30/30

Phew. 30 blog posts in as many days. There were a few close calls; days when I thought I’d slip up. But I’m glad I persevered.

30DWC has been incredibly rewarding, in no small part because of the Slack community that has grown from the challenge. But it’s also been harder than I expected.

To wrap up, I thought I’d share some things I learnt from the experience.

1) The importance of deadlines
I often end up writing my newsletter last minute. I haven’t changed since my schools days, when I’d be frantically working on my coursework the night before it was due in. Writing daily posts was no different. I just had daily deadlines, rather than twice a month.

The constraint of a daily deadline helped eliminate writer’s block and churn out more than I thought I was capable of. There wasn’t time to procrastinate. I simply had to run with my least bad idea.

2) Connecting the dots
I seemed to be coming up with more ideas than usual during the challenge. One reason for this could simply be that I knew I needed things to write about, so I was always on the look out for a new idea. But I also think the daily ritual of writing and thinking allowed me to juggle several ideas at the same time. I was coming up with new ideas by connecting the dots. I fear that when I stop the daily ritual, I’ll drop the balls I’m juggling.

3) Commit to an idea
I have a Trello board with 50 ideas on and I could probably come up with another 50 ideas with relative ease. The difficulty wasn’t coming up with ideas, it was committing to one. Occasionally I’d start writing an article on a subject I wasn’t committed to or I hadn’t fully formed an opinion on. These are still sitting in my drafts folder. It wasn’t until I committed to an idea that I could write passionately about the subject.

4) Building a community around a theme
A wonderful Slack community has grown as a by-product of 30DWC. I had started the Slack community around 2 months prior to 30DWC, but it’s only really taken off in the past month. I attribute this to building the community around a common theme: writing. Previously, the common topic was “web stuff” which was too broad. The writing theme really brought the group together.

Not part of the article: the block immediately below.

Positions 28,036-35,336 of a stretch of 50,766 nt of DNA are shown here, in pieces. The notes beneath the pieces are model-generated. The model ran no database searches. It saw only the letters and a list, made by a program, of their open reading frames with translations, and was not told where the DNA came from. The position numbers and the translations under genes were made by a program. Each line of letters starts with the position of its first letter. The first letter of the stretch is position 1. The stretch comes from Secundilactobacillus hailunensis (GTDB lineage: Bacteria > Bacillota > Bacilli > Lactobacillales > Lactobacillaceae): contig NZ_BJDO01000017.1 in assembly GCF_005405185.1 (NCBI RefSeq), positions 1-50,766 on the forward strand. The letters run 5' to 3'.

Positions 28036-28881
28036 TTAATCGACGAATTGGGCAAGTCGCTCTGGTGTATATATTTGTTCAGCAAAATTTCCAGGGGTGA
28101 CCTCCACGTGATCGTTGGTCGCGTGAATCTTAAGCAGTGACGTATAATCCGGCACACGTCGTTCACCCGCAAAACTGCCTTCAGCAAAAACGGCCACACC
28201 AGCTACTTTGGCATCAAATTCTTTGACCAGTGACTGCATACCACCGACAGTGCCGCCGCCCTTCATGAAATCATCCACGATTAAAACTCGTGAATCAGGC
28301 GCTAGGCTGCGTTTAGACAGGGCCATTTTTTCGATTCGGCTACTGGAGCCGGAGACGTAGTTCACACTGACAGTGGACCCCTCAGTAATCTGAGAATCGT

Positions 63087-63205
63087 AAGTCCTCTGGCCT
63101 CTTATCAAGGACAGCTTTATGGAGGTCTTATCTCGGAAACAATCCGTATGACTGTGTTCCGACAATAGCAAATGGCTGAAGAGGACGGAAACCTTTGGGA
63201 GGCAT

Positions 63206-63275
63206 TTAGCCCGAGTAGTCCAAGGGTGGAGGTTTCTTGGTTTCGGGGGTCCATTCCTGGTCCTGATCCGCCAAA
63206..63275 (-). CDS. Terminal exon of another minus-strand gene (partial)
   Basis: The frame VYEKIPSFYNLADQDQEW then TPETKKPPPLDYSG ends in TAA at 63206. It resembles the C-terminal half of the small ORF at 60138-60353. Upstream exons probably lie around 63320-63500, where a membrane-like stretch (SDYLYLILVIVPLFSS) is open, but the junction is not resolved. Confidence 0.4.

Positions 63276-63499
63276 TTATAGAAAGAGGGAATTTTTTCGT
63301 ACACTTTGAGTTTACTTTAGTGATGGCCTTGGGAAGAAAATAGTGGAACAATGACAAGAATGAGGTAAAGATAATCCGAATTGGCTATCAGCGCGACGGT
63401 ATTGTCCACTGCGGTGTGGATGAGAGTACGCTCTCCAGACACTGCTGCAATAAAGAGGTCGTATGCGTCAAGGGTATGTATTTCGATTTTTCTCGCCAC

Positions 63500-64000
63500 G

5) Practice for 30 consecutive days
I can’t remember the last time I intentionally practiced something for 30 days straight. It was probably when I would play guitar when I was younger. It served as a great reminder of how powerful it is to practice something every day. I intend to continue this with monthly themes.

6) Group accountability
I’m fairly certain that if I’d have set myself a 30 day writing goal in solitude, I wouldn’t have got this far. Publicly committing to the goal, along with the Slack community, helped provide motivation I needed.

7) Visual progress
I marked each post with a cross on my whiteboard. It was encouraging to see the crosses accumulating and the remaining days shrinking. Visually seeing progress definitely helped with motivation, too.

8) Use peak brain time
Psychology professor Dan Ariely says our brain is at its peak in the first 2 hours you’re awake. I found this to be true. For most of the challenge, I was rising at 5.30am and writing. On good days, I was still writing past 8am. On other days, I couldn’t get into a groove. I found writing far more difficult when I let the writing slip into the evening. Most of the tasks I do on a daily basis – email, phone calls with clients, admin, accounts, etc.– don’t require peak brain power. Writing, however, does.

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This entry is part of the 30 Day Writing Challenge, where I'm trying to write and publish every day during April. All my posts in this challenge can be found here.

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